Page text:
That Sexual Harassment Training You Got At Work? It May Not Be Working
Sexual harassment courses aimed at preventing workplace discrimination can have the opposite effect, making men less capable of perceiving inappropriate behavior and more likely to blame victims, according to academic studies that cast doubt on traditional training programs. One researcher who has questioned the effectiveness of harassment prevention classes is Lauren Edelman. She's a professor of law and sociology at the University of California Berkeley, the prestigious school that has been at the center of a series of high-profile faculty misconduct scandals in recent months.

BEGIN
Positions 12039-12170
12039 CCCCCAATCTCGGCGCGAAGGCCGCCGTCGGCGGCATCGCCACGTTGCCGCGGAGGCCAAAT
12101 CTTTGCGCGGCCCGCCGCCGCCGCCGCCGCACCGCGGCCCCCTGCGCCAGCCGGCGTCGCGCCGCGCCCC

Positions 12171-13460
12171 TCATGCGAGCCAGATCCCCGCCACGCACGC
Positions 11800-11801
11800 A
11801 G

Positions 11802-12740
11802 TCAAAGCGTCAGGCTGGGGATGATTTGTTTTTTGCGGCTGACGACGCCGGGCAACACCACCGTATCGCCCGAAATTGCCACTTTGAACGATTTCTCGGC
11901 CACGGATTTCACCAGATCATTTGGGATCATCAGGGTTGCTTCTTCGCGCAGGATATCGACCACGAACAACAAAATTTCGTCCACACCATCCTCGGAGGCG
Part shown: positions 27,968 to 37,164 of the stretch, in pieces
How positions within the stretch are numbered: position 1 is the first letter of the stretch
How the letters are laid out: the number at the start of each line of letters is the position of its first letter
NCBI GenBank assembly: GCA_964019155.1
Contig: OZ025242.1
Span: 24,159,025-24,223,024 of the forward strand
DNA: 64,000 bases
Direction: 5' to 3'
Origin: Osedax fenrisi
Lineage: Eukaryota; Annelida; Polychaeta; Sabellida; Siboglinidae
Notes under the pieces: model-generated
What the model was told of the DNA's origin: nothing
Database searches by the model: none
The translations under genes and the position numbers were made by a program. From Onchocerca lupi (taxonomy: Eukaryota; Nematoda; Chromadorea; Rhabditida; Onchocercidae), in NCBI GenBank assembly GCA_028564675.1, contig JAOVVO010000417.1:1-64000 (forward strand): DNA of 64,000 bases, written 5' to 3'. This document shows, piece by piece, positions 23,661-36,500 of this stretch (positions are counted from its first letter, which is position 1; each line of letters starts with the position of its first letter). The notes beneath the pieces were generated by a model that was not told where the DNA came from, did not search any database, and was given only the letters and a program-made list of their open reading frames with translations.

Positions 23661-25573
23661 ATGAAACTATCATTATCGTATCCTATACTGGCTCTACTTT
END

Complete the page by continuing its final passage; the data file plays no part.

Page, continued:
Edelman told The Guardian that sexual harassment training may, in fact, make it less likely that males will recognize situations that are harassing. In fact, sexual harassment training may provoke backlash in males. Studies testing the effects of harassment training are very limited, but some research has suggested that after men complete training, they may be more inclined to brush aside allegations and discount victims.
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